The Small Wars Journal has an article on Abu Bakr al-Baghdadi, the leader of the Islamic State. Written by Gary Anderson, a retired Marine Corps colonel, it should be of interest to any scholar interested in leadership. The basic question is how the Islamic State suddenly defeated two states on their home turf. Anderson lays out the basics:
- Unlike most Arab armies, there is a great deal of trust among the leaders and soldiers. Fighters are sorted into units based on language and nationality. al-Baghdadi does not micro-manage and instead trusts commanders to achieve well specified goals.
- Social media: He uses the Genghis Khan technique – kill a few folks and show the bodies to the public via Twitter. Surrender ensues.
- Self-financing: Focuses on goals that well help finance the next round. Banks, oils fields, utilities. It’s the “live off the land model” updated. The Islamic state is also good at selecting which captured resources will be useful. Tanks are bad (slow, susceptible to air power). Bulldozers are good (they tear down weak Iraqi fortifications).
- A return to maneuver warfare: Since Arabic armies don’t have cohesion or trust, they can’t move well. They sit and shoot. In contrast, IS forces move well, aim at weak points, and retreat when they encounter a “surface” (military term for a well supported force).
Except for terror, IS is simply employing the tactics that Western forces are good at but Arab forces can’t use.
The field of strategy research could learn something from field theory. Ed Walker and I make this point in a forthcoming paper, “Winning hearts and minds: Field theory and the three dimensions of strategy,” now published online at the journal Strategic Organization. We argue that strategy researchers too narrowly conceptualizes strategy, focusing almost exclusively on financial performance and ignoring firms’ (or elites’) motivations to attain status and power. When strategy scholars pay attention to status they usually only do so as an independent variable – a precursor to financial performance. Field theory forces us, we think, to consider the broader struggles for control and dominance that propel firms, elites, and other actors to take action. Shaping public perceptions is one of the main ways in which social actors improve their status and attain more power, and so an important component of strategy involves actively managing impressions – i.e., what people think and how they feel about key issues and actors.
Strategy research—and to some degree social movement theory as well—portrays organizations as resource-accumulating machines. The ultimate measure of success is financial performance. Another way to conceptualize organizations is as social actors whose primary function is to manage the impressions and perceptions of their various audiences. Their ultimate goal is to maintain positions of dominance. Resource accumulation depends on the ability of an organization to gain favorability and esteem. Shaping public perceptions about why one organization deserves favor is key, then, to long-term survival. But there exists an alternative and more long-term rationale for shaping public perceptions: for organizations to gain positions of prominence and power in society, they must be able to influence the rules of the game and the cultural norms and belief systems that shape who wins and who does not…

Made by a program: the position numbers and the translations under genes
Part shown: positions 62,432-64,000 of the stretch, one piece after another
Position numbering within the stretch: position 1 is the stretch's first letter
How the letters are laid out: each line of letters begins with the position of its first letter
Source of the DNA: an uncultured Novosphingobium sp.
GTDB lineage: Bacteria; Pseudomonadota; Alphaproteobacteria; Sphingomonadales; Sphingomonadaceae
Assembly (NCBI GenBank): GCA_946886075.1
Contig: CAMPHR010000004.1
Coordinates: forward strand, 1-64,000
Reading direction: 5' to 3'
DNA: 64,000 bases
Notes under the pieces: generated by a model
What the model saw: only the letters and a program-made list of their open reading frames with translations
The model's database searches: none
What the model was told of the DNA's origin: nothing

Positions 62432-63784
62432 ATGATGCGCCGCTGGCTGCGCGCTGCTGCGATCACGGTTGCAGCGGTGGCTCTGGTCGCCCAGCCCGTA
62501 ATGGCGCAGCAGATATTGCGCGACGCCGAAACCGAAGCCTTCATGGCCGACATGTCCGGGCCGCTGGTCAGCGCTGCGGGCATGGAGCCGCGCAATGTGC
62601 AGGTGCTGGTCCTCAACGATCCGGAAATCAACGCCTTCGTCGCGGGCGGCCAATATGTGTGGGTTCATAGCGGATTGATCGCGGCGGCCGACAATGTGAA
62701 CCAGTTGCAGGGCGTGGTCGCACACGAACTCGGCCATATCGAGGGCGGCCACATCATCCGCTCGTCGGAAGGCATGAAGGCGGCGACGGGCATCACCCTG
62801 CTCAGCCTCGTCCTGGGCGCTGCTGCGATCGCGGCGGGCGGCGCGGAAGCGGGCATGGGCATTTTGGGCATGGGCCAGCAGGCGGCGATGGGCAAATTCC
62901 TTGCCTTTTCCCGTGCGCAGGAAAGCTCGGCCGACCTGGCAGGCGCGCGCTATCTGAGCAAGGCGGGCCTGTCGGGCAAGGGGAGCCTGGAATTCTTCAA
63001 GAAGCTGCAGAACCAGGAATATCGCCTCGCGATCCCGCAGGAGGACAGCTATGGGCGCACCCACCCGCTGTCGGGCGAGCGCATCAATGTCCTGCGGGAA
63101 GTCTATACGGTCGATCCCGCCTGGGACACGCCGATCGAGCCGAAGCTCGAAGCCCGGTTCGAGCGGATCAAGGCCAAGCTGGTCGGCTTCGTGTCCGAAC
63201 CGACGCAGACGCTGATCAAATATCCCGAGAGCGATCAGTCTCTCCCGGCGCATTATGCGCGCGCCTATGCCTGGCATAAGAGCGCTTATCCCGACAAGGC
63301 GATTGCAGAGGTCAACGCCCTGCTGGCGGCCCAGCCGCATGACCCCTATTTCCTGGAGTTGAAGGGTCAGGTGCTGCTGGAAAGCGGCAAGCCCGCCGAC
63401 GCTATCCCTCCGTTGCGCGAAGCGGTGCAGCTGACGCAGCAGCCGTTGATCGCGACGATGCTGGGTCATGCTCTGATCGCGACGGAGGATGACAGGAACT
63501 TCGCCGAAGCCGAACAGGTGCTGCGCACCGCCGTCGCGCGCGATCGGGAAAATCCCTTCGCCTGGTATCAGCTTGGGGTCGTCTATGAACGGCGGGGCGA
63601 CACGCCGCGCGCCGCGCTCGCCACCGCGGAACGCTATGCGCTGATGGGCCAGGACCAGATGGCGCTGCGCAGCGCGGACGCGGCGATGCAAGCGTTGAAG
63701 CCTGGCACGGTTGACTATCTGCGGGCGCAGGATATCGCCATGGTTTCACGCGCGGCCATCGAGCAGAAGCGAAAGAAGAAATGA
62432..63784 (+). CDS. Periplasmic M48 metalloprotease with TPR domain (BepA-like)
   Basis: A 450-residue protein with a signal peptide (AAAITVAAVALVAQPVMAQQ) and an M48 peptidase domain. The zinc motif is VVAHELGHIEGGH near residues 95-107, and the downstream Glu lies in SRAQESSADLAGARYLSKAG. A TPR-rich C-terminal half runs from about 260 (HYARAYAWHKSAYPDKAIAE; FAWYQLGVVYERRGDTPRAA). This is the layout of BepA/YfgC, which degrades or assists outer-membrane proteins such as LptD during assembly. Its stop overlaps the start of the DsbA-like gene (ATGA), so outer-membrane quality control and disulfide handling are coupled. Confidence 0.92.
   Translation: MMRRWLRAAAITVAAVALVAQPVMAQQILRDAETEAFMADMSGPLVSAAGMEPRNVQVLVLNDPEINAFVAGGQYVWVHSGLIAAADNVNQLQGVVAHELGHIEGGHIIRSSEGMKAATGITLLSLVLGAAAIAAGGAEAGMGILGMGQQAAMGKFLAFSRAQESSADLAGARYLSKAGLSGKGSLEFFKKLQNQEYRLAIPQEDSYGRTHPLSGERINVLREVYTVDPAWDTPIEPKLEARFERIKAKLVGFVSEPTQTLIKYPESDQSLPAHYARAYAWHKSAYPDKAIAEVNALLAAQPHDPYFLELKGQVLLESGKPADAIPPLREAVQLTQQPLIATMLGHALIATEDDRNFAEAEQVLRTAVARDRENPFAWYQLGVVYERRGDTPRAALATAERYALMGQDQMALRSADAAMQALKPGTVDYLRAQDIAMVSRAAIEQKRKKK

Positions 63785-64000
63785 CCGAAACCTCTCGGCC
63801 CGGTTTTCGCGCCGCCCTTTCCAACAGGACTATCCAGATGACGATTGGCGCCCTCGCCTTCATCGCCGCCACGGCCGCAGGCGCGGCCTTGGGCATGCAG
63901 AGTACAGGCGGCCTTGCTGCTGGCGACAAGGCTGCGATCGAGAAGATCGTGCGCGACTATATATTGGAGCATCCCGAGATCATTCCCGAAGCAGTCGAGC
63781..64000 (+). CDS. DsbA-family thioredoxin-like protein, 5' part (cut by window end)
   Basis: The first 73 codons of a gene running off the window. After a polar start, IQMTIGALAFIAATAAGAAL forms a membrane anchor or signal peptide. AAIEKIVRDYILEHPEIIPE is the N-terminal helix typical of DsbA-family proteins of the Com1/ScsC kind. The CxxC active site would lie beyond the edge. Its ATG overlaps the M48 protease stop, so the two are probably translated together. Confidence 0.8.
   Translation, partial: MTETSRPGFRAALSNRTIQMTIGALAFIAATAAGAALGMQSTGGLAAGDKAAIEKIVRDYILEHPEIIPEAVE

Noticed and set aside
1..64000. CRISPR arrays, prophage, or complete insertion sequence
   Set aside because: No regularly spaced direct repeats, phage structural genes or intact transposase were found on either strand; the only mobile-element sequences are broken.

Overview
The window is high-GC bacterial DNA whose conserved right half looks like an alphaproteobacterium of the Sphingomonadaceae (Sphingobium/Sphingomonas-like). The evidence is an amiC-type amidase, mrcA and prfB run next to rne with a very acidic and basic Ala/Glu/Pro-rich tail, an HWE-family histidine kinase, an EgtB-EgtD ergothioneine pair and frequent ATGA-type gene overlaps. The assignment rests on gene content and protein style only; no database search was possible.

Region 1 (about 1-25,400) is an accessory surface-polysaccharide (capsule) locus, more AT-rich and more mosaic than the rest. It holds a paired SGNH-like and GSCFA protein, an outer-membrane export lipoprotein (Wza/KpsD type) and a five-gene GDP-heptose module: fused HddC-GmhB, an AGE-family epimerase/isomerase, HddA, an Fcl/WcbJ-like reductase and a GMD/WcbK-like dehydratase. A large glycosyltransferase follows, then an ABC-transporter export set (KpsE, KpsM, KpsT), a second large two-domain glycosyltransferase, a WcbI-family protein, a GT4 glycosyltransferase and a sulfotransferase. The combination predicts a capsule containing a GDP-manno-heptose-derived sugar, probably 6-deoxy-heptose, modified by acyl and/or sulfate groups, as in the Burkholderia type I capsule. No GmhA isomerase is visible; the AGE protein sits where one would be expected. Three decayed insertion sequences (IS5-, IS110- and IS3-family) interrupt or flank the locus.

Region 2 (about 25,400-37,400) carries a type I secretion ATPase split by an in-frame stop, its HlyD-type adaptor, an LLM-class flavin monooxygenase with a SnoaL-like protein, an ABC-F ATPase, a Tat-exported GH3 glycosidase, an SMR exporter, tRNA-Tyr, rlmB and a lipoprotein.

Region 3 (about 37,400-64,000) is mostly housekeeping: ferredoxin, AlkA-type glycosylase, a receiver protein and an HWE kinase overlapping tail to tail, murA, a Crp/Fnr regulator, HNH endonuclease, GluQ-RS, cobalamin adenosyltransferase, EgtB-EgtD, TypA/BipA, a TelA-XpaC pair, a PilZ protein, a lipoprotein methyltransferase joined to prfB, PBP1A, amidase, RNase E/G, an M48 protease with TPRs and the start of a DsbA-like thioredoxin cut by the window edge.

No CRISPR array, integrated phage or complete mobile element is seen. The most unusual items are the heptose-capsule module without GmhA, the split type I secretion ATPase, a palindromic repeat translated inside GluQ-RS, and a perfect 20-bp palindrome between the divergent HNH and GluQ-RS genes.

What role does strategy have in this conflict-ridden view of the world? In our estimation, strategy can be conceptualized as having three dimensions. We take inspiration from the ideas of Max Weber (1922 ) in his classic essay on “Class, Status, and Party” in order to understand the features of strategy. We argue that strategy research has focused almost exclusively on financial performance (“class,” in Weber’s resource-based view of economic positions) and management’s role in shaping it. However, Weber’s conceptualization suggests that firms ought to be at least as concerned with prestige or esteem (“status”) or on the relative leverage of various stakeholders and policymakers upon firms’ actions (“party”). ..
[W]e find three major limitations in strategy research. First, it is far too focused upon firm performance at the expense of understanding strategic elements of relative status and sources of power/vulnerability. Second, its perspective is often far too short term and does not pay enough attention to all three of the aforementioned aspects of strategy, especially in the context of the “long game” of business maneuvering. Third, it downplays the extent to which businesses’ capacities for accumulating resources, maintaining reputations, and obtaining political leverage are all subject to conflict with other actors whose own relative position depends on their ability to convince the public of their alternative ideologies and worldviews.
In the paper we talk more about research focused on political influence, in particular, ought to shift away from the specialty areas of “nonmarket strategy” or “political strategy” and move to the forefront of strategy research.
Siri Ann Terjesen is an assistant professor of management and international business at Indiana University. She is an entreprenuership researcher and she also does work on supply chains and related issues. This guest post addresses gender and management.
I am hoping that orgtheory readers can offer some new theoretical angles for a relatively new phenomenon: national legislation to set gender quotas (usually of 33%-40%) for boards of directors, usually with a short time horizon (3-5 years) and targeted to publicly-traded but also state-owned enterprises. The first country to adopt a gender board quota was Norway, in December 2003- setting a 40% quota for state-owned firms by 2006 and for publicly-traded firms by 2008. Since then, ten countries have implemented quotas (Spain, Finland, Quebec in Canada for SOEs, Israel, Iceland, Kenya for SOEs, France, Italy for SOEs, and Belgium) and another 16 have softer ‘comply or explain’ legislation. The mandatory quotas have potentially tremendous impact at multiple levels: from individuals’ careers and ambitions to creating new boardroom composition and dynamics, to challenging targeted firms to establish greater levels of female leadership at the board level, and providing an example for other countries. I recently surveyed the fast-growing academic literature on gender board quotas (about 80 articles, book chapters, working papers, and conference papers, all in the last 7 years, most in the last 2 years) and it is generally a-theoretical with the exception of some work on institutional theory and path dependency (as antecedents and inputs to the process of legislation) and a little bit on tokenism (back to Kanter’s 15% in 1977). Dear readers, any thoughts for promising theoretical perspectives?